The world's consuming more meat than ever

China and India are leading mankind's rise up the food chain

Published December 4, 2013 9:59PM (EST)


Jay Z and Al Gore's newfound veganism aside, global meat consumption is on the rise.

A new study, published Monday in the journal Proceedings of the National Academy of Sciences, looked at humanity's trophic level -- also known as our place on the food chain. On a scale from 1 (plants, who make their own foods) to 5.5 (super carnivorous polar bears), the study put mankind at a moderate 2.21.

That means we're "closer to herbivore than carnivore," Sylvain Bonhommeau, the study's author, explained to Nature magazine. But he also found that, over time, that number's been rising. Over a 50 year period ending in 2009, our trophic level has increased by 3 percent, or .06 points. Experts say that's a significant amount:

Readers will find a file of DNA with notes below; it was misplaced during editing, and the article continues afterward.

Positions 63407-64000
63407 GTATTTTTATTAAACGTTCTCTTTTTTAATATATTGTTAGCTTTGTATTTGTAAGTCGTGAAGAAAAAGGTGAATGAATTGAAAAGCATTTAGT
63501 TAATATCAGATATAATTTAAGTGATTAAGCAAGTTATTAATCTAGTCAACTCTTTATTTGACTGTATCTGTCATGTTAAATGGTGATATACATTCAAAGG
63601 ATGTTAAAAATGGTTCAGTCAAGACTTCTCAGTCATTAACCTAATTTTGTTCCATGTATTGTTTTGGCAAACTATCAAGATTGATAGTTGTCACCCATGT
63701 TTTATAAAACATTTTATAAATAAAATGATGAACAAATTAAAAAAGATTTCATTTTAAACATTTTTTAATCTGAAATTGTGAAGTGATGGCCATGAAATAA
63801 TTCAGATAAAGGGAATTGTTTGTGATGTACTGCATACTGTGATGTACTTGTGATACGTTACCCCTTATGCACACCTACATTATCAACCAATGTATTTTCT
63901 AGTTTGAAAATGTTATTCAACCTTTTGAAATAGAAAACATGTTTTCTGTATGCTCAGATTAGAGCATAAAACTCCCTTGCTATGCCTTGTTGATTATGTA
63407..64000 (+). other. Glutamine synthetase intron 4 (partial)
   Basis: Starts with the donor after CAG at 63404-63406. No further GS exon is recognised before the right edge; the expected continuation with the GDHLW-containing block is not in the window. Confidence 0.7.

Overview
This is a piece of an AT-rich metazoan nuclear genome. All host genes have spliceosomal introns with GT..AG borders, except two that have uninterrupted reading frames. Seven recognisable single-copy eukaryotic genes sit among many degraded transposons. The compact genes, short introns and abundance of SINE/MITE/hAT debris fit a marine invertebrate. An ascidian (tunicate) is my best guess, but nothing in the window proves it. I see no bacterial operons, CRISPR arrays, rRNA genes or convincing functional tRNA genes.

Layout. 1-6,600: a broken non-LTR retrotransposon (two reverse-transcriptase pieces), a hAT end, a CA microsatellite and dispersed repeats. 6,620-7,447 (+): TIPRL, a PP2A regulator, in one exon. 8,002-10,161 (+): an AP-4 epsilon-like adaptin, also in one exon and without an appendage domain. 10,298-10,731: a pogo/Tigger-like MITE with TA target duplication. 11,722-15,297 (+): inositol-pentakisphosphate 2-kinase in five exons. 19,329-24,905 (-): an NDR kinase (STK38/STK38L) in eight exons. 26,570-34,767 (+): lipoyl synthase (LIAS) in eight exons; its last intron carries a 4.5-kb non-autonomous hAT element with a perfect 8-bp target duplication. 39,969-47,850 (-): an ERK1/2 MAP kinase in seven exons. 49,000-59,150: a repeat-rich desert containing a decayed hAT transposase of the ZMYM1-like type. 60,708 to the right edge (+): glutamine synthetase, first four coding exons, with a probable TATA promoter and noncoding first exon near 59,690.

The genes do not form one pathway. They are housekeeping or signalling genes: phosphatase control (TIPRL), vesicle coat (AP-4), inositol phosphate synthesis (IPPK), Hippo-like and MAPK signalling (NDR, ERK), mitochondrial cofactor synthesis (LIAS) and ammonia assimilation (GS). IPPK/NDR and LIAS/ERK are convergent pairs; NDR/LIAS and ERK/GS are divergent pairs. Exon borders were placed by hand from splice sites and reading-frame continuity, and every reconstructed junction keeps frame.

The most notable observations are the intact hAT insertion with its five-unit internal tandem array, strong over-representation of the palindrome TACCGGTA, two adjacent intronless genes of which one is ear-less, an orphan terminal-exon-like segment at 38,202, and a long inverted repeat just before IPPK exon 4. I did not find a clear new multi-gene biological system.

“It seems like a small difference, but when you think about how it’s calculated, it’s big,” says Thomas Kastner, an environmental scientist at Alpen-Adria University in Vienna, who was not involved in the study. An organism’s trophic level is calculated by summing the trophic levels of the foods in its diet and the proportion in which they are consumed. “A change by 0.1 means you are eating considerably more meat or animal-based foods,” says Kastner.

Added to that, of course, is the huge environmental impact of producing those extra animal products.

China and India are leading the charge up the food chain, according to Nature. As more people become able to afford animal protein, they've effectively cancelled out the U.S., Australia and parts of Europe, where meat consumption's declined over the past two decades.

By Lindsay Abrams

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